However, keeping in view of the fact that the life of the patent is soon to expire in March, 2016, the Bench did not grant an injunction as prayed for by Roche against CIPLA, keeping in view that there is no interim injunction enforced against CIPLA. Roche has also been awarded cost of Rs. 5 lakhs.

A detailed analysis of the order will follow shortly.

First Permanent Injunction Granted in a Patent Infringement Suit in India

Hon’ble Justice Mr. A.K. Pathak on October 07, 2015 granted the first ever permanent injunction in a patent infringement suit under the Patents Act 1970. The detailed judgment of 133 pages is in relation to the patent infringement action by Merck against Glenmark with respect to patent number 209816 which covers the type-II diabetes drug sitagliptin.

The judgement restrains the Defendant by a decree of permanent injunction from making, using, selling, distributing, advertising, exporting, offering for sale or deadline in sitagliptin phosphate monohydrate or any other salt of sitagliptin in any form, alone or in combination with one or more other drugs. The Plaintiff has also been entitled to actual costs of the proceedings under the order.

While Merck had claimed infringement of its 209816 patent, Glenmark argued that the product sitagliptin phosphate monohydrate being manufactured by them was actually not covered by the suit patent due to which their activities were not infringing. In addition, Glenmark claimed that Merck’s patent was invalid.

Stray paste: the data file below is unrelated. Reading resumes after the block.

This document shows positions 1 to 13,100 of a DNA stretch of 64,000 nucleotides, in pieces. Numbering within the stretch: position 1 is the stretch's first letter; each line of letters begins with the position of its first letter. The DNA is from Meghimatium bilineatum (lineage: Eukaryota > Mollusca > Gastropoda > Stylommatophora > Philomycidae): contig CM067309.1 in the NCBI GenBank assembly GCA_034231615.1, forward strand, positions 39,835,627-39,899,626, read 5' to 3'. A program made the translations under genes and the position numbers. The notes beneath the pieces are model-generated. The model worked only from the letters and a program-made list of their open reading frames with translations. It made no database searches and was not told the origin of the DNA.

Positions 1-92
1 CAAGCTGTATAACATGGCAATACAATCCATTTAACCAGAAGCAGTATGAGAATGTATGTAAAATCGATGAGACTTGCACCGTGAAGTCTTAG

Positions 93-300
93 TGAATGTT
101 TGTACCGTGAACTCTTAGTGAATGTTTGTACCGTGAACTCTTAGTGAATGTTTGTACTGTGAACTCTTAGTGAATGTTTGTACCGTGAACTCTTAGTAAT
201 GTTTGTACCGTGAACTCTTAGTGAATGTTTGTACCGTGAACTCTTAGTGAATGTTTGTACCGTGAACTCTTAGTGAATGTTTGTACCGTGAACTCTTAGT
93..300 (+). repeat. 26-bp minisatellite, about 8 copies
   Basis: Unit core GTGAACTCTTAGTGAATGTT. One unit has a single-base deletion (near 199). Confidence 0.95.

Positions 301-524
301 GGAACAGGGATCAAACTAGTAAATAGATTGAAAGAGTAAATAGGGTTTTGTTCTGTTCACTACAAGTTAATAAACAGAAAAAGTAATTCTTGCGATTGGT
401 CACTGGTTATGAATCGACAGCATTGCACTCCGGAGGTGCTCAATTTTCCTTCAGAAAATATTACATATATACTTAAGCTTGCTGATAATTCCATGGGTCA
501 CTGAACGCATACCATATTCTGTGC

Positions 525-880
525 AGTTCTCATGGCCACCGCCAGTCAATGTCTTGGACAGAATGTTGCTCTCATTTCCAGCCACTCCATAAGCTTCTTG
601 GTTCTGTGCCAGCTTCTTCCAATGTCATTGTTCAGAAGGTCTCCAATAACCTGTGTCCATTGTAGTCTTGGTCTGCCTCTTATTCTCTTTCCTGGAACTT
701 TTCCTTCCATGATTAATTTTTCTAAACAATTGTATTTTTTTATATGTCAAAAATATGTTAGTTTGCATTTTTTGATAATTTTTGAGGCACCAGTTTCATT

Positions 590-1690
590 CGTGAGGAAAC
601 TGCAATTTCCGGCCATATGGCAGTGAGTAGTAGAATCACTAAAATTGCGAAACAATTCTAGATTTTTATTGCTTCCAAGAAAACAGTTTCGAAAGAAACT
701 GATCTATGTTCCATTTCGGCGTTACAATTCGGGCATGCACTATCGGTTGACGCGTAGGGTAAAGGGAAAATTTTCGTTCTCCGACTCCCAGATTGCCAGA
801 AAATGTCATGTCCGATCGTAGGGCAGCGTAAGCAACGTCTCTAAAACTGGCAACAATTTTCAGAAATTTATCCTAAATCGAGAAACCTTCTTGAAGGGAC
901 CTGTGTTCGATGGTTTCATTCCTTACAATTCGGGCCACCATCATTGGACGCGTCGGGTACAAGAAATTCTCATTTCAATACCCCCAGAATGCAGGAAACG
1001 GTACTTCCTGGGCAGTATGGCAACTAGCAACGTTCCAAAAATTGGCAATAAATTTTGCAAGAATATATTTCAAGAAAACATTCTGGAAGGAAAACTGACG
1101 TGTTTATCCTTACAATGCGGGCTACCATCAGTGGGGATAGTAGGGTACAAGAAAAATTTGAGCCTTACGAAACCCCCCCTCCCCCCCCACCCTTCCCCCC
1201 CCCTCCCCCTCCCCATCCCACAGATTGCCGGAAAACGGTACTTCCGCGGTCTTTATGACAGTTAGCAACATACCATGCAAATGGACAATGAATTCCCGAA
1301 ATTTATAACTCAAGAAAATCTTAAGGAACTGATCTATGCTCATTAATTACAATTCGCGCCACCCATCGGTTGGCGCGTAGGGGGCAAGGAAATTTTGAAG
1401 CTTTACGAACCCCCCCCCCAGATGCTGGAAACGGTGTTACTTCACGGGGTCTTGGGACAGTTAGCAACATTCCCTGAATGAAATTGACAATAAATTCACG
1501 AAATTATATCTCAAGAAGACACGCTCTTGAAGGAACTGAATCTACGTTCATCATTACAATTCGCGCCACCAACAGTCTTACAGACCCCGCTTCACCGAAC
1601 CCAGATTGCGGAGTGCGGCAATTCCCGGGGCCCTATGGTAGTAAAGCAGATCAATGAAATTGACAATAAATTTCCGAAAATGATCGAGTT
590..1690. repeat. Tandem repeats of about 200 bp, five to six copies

The Hon’ble Court held that since the patent relates to an invention of a chemical molecule/ compound in the medicinal field and is of a highly technical nature, the Court has to go by the opinion of the experts in the field and is not to impose their views over the views of the technical experts, more so when the Judges are not experts in the chemical/medicinal field.

The Hon’ble Court also discredited the independent technical expert of the Defendant as in the opinion of the Court said expert had taken contradictory stands which were in conflict with what was stated in his own publications (e.g. patent documents in which he has been named as an inventor) and in the publications of the Defendant. The Court also observed that the Defendant’s expert witness had a personal interest in sitagliptin since he was named as an inventor in a patent application related to sitagliptin pterostilbene phosphate. Furthermore, the Court observed that the Defendant’s expert witness gave evasive replies to questions which would inconvenience the Defendant. The Court found the Plaintiff’s independent technical expert’s testimony more favourable and reliable and found no reason not to accept the explanation provided by him.